The thing is that serum was analyzed for testosterone, cortisol, and creatine kinase and they found that testosterone levels were significantly higher, and cortisol and creatine kinase levels were significantly lower in the BCAA group than in the placebo group, during and following resistance training. This suggests that short-term amino acid supplementation, high in BCAA, may produce a net anabolic hormonal profile while attenuating training-induced increases in muscle tissue damage.

That is, your testosterone will be higher and you are more protected during exercise with BCAA’s.

It’s interesting to know that the subjects were trained males. Many times theses subjects of studies are obese men, men with deficiencies or ailments… So supplements tend to be more effective, because they balance the deficiency that should not be there in the first place, but they don’t do much in healthy males. This means that supplementation, in this case, can be beneficial for healthy people.

In the same way, this other study [2] examined the effects of amino acid supplementation on muscular performance and resting hormone concentrations during resistance training. Again, they recruited healthy, trained men.

One of the main results is that significant elevations in serum sex hormone-binding globulin were observed in the Placebo group, but this response was not shown in the Amino acid group. Also, significant reductions in total testosterone were observed in the Placebo group, and total testosterone values were higher for the Amino acid group.

This shows that BCAA’s protect our beloved testosterone while training, they block SHBG from doing its job of binding testosterone and rendering it useless, and they increase testosterone.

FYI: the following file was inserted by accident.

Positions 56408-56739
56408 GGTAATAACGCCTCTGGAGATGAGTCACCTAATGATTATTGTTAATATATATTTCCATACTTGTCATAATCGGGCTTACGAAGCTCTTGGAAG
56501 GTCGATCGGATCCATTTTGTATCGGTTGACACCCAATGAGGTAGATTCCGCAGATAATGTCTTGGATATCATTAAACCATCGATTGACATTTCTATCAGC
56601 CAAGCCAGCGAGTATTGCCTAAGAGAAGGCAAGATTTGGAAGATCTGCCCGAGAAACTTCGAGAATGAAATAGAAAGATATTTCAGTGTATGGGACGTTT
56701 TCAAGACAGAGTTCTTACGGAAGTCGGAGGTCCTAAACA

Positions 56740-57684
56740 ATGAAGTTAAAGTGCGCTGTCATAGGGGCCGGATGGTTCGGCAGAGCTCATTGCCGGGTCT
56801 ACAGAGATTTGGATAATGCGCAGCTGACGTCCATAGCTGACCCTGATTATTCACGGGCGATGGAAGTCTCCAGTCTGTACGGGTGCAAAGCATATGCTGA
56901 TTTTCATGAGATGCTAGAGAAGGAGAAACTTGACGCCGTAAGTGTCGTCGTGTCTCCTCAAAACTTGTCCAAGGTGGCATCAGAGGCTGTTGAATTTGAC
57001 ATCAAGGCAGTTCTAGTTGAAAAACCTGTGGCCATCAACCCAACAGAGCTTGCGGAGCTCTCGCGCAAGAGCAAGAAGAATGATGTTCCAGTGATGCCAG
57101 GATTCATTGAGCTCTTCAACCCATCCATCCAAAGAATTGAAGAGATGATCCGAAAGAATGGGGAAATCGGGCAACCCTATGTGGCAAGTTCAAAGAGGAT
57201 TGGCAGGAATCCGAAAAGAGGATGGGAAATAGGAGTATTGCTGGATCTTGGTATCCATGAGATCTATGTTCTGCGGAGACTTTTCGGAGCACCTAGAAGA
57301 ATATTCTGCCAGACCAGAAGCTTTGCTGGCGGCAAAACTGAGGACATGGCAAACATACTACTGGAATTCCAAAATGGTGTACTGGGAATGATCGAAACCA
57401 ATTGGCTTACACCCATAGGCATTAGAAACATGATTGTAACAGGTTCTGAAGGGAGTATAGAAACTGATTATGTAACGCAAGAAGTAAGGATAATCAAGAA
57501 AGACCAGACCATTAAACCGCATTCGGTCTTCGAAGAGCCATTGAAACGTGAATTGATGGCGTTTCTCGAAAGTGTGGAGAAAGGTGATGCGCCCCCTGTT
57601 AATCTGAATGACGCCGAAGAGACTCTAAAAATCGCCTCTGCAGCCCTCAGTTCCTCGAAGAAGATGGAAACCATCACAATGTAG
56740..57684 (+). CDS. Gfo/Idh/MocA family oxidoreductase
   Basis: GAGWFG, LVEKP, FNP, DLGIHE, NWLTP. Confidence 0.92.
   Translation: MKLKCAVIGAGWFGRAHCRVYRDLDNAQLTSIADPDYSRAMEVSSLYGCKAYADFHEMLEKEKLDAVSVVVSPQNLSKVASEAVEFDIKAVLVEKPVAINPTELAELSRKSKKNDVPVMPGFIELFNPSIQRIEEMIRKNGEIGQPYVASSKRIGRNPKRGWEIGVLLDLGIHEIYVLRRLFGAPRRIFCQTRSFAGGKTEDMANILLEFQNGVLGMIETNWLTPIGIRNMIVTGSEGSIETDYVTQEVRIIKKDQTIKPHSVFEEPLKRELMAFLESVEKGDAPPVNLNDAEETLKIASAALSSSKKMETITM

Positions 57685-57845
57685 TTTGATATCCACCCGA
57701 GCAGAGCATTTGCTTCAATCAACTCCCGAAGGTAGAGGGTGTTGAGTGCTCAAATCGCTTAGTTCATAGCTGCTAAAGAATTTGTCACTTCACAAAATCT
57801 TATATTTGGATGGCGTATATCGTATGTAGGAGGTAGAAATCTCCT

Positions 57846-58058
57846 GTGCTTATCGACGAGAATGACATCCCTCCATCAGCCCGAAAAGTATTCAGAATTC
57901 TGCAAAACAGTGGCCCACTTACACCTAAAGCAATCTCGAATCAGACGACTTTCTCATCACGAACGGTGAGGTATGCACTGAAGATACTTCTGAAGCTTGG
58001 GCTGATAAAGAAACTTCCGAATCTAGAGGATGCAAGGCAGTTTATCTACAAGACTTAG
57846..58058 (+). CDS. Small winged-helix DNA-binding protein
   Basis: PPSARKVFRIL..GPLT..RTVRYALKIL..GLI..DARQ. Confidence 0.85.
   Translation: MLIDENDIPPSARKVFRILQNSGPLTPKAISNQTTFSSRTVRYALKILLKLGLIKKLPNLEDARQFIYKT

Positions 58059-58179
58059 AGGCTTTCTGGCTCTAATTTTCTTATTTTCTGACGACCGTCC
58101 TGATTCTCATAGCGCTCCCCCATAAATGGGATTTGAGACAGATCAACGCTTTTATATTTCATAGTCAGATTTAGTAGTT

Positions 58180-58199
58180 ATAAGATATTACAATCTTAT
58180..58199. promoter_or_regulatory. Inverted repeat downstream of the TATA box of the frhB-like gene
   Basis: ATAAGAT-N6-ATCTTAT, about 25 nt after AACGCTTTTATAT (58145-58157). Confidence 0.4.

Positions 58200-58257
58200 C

It seems that, if you train with weights, supplementing with BCAA’s will do wonders for your testosterone and free testosterone. You will have higher levels than if you don’t supplement and you will have more free testosterone.

If you read the testosterone book, I hope you are exercising and I hope you are lifting weights. If so, supplementing with BCAA’s during your workouts (the most common way is taking them before and after the workouts), will increase your testosterone. BCAA’s can be found in pure form, or be acquired through protein shakes (whey is best). Another option is eating a chicken breast or beef before and after training, but, as you can imagine, that can be a little bit inconvenient.

(It goes without saying that if you chug BCAA’s, you don’ train and you have a crappy diet, you won’t have any positive effects from supplementation)

Studies referenced

[1] Amino acid supplements and recovery from high-intensity resistance training.Sharp CP1, Pearson DR.

[2] The effects of amino acid supplementation on hormonal responses to resistance training overreaching.Kraemer WJ1, Ratamess NA, Volek JS, Häkkinen K, Rubin MR, French DN, Gómez AL, McGuigan MR, Scheett TP, Newton RU, Spiering BA, Izquierdo M, Dioguardi FS.